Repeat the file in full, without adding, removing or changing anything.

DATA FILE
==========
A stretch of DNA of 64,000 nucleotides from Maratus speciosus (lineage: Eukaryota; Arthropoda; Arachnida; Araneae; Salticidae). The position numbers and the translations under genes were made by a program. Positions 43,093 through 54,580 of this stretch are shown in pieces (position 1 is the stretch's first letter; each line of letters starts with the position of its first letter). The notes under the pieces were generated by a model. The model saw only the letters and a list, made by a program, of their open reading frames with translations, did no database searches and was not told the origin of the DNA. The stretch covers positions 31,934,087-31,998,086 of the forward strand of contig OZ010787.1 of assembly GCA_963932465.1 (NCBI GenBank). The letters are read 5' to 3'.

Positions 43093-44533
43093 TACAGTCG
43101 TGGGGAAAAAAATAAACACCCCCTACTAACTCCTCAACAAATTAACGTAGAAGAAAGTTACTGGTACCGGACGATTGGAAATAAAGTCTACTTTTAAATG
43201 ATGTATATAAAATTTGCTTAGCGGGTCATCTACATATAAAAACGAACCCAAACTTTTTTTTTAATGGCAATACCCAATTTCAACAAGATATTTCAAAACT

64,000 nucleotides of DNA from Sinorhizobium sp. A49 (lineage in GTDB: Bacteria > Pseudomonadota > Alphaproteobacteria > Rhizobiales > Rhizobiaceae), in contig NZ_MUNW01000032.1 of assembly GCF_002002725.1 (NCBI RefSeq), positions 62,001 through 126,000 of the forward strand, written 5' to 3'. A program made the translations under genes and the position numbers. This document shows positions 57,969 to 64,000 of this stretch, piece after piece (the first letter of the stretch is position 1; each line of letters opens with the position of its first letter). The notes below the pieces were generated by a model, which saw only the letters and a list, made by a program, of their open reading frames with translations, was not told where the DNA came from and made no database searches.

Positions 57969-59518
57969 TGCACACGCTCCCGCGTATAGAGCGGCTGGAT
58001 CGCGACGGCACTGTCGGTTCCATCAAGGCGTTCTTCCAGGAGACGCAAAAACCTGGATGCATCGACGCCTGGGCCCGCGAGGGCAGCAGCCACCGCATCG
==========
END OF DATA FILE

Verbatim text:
A stretch of DNA of 64,000 nucleotides from Maratus speciosus (lineage: Eukaryota; Arthropoda; Arachnida; Araneae; Salticidae). The position numbers and the translations under genes were made by a program. Positions 43,093 through 54,580 of this stretch are shown in pieces (position 1 is the stretch's first letter; each line of letters starts with the position of its first letter). The notes under the pieces were generated by a model. The model saw only the letters and a list, made by a program, of their open reading frames with translations, did no database searches and was not told the origin of the DNA. The stretch covers positions 31,934,087-31,998,086 of the forward strand of contig OZ010787.1 of assembly GCA_963932465.1 (NCBI GenBank). The letters are read 5' to 3'.

Positions 43093-44533
43093 TACAGTCG
43101 TGGGGAAAAAAATAAACACCCCCTACTAACTCCTCAACAAATTAACGTAGAAGAAAGTTACTGGTACCGGACGATTGGAAATAAAGTCTACTTTTAAATG
43201 ATGTATATAAAATTTGCTTAGCGGGTCATCTACATATAAAAACGAACCCAAACTTTTTTTTTAATGGCAATACCCAATTTCAACAAGATATTTCAAAACT

64,000 nucleotides of DNA from Sinorhizobium sp. A49 (lineage in GTDB: Bacteria > Pseudomonadota > Alphaproteobacteria > Rhizobiales > Rhizobiaceae), in contig NZ_MUNW01000032.1 of assembly GCF_002002725.1 (NCBI RefSeq), positions 62,001 through 126,000 of the forward strand, written 5' to 3'. A program made the translations under genes and the position numbers. This document shows positions 57,969 to 64,000 of this stretch, piece after piece (the first letter of the stretch is position 1; each line of letters opens with the position of its first letter). The notes below the pieces were generated by a model, which saw only the letters and a list, made by a program, of their open reading frames with translations, was not told where the DNA came from and made no database searches.

Positions 57969-59518
57969 TGCACACGCTCCCGCGTATAGAGCGGCTGGAT
58001 CGCGACGGCACTGTCGGTTCCATCAAGGCGTTCTTCCAGGAGACGCAAAAACCTGGATGCATCGACGCCTGGGCCCGCGAGGGCAGCAGCCACCGCATCG